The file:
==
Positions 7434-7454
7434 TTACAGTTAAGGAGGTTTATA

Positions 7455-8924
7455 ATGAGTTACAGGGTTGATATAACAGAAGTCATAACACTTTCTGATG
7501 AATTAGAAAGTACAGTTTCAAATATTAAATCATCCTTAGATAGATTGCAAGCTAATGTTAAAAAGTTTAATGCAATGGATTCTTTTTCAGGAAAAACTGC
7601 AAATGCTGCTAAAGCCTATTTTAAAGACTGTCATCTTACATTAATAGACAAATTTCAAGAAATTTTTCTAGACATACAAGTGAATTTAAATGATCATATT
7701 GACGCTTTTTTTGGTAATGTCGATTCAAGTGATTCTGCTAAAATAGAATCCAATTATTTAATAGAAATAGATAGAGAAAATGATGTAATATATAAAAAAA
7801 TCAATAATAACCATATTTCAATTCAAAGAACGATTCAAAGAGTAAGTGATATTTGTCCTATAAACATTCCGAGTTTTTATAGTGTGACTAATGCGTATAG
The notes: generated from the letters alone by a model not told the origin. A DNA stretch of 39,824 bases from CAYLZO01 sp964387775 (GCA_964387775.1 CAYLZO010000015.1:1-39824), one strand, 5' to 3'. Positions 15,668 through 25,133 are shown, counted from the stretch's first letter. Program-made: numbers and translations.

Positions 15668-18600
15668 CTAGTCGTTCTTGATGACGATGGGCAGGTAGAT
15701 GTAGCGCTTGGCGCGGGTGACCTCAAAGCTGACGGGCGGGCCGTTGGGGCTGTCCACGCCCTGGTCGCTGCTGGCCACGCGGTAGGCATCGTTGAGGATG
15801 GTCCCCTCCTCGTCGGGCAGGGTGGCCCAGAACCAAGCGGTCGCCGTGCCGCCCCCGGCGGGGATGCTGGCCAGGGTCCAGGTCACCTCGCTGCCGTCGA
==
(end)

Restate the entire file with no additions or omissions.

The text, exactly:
Positions 7434-7454
7434 TTACAGTTAAGGAGGTTTATA

Positions 7455-8924
7455 ATGAGTTACAGGGTTGATATAACAGAAGTCATAACACTTTCTGATG
7501 AATTAGAAAGTACAGTTTCAAATATTAAATCATCCTTAGATAGATTGCAAGCTAATGTTAAAAAGTTTAATGCAATGGATTCTTTTTCAGGAAAAACTGC
7601 AAATGCTGCTAAAGCCTATTTTAAAGACTGTCATCTTACATTAATAGACAAATTTCAAGAAATTTTTCTAGACATACAAGTGAATTTAAATGATCATATT
7701 GACGCTTTTTTTGGTAATGTCGATTCAAGTGATTCTGCTAAAATAGAATCCAATTATTTAATAGAAATAGATAGAGAAAATGATGTAATATATAAAAAAA
7801 TCAATAATAACCATATTTCAATTCAAAGAACGATTCAAAGAGTAAGTGATATTTGTCCTATAAACATTCCGAGTTTTTATAGTGTGACTAATGCGTATAG
The notes: generated from the letters alone by a model not told the origin. A DNA stretch of 39,824 bases from CAYLZO01 sp964387775 (GCA_964387775.1 CAYLZO010000015.1:1-39824), one strand, 5' to 3'. Positions 15,668 through 25,133 are shown, counted from the stretch's first letter. Program-made: numbers and translations.

Positions 15668-18600
15668 CTAGTCGTTCTTGATGACGATGGGCAGGTAGAT
15701 GTAGCGCTTGGCGCGGGTGACCTCAAAGCTGACGGGCGGGCCGTTGGGGCTGTCCACGCCCTGGTCGCTGCTGGCCACGCGGTAGGCATCGTTGAGGATG
15801 GTCCCCTCCTCGTCGGGCAGGGTGGCCCAGAACCAAGCGGTCGCCGTGCCGCCCCCGGCGGGGATGCTGGCCAGGGTCCAGGTCACCTCGCTGCCGTCGA